The Supreme Court passed up at least seven cases Monday that would have allowed it to reconsider aspects of qualified immunity for police.

Under "qualified immunity," police and other officials are immune from federal civil lawsuits unless their actions violated clearly established legal precedents at the time. Some courts have required an extraordinarily precise match between the misconduct alleged in one case and in a prior one in order to find a violation of someone's constitutional rights.

The court rarely explains why it is not taking cases and it did not do so Monday, but Justice Clarence Thomas recorded his dissent in connection with the decision to pass up one case stemming from a 2014 incident involving a police dog's bite of a homeless man, Alexander Baxter. Nashville police caught Baxter in the process of carrying out a burglary. He claimed he had already surrendered when the dog attacked, Politico reports.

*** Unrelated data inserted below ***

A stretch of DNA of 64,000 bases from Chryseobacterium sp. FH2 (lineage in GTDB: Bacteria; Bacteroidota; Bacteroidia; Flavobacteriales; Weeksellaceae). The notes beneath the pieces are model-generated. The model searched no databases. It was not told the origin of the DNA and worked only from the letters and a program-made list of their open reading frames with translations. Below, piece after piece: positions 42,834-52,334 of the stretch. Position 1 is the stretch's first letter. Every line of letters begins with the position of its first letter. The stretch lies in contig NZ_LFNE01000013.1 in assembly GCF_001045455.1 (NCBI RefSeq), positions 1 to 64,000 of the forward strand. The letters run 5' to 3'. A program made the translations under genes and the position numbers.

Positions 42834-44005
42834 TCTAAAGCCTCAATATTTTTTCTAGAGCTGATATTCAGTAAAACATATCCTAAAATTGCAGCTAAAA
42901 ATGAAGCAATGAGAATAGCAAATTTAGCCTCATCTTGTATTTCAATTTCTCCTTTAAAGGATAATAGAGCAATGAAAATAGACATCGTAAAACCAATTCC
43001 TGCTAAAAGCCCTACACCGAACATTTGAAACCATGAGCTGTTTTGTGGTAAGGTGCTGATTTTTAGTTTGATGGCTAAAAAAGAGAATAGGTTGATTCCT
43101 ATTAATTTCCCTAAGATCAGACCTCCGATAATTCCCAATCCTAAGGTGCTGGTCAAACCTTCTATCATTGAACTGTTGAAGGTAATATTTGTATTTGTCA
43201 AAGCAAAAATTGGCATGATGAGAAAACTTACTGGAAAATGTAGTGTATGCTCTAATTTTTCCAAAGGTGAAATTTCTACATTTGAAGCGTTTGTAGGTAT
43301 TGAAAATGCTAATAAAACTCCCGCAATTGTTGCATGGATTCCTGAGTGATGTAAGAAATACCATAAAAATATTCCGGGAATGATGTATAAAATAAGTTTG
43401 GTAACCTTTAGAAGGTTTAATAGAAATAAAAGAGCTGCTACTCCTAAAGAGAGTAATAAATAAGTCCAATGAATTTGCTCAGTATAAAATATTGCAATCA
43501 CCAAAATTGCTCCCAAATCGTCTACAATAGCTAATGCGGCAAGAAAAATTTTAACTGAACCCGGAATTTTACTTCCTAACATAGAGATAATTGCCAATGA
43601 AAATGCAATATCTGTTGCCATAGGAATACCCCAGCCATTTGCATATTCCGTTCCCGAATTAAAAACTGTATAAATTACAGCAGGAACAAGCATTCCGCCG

When Baxter sued, the 6th Circuit Court of Appeals tossed out his case. It held that while it was well established that a police dog couldn't be unleashed on a suspect who was lying down, there was no case addressing someone sitting down with their hands up, as Baxter said he was doing.

"There likely is no basis for the objective inquiry into clearly established law that our modern cases prescribe," Thomas wrote as he dissented from the court's refusal to hear Baxter's case.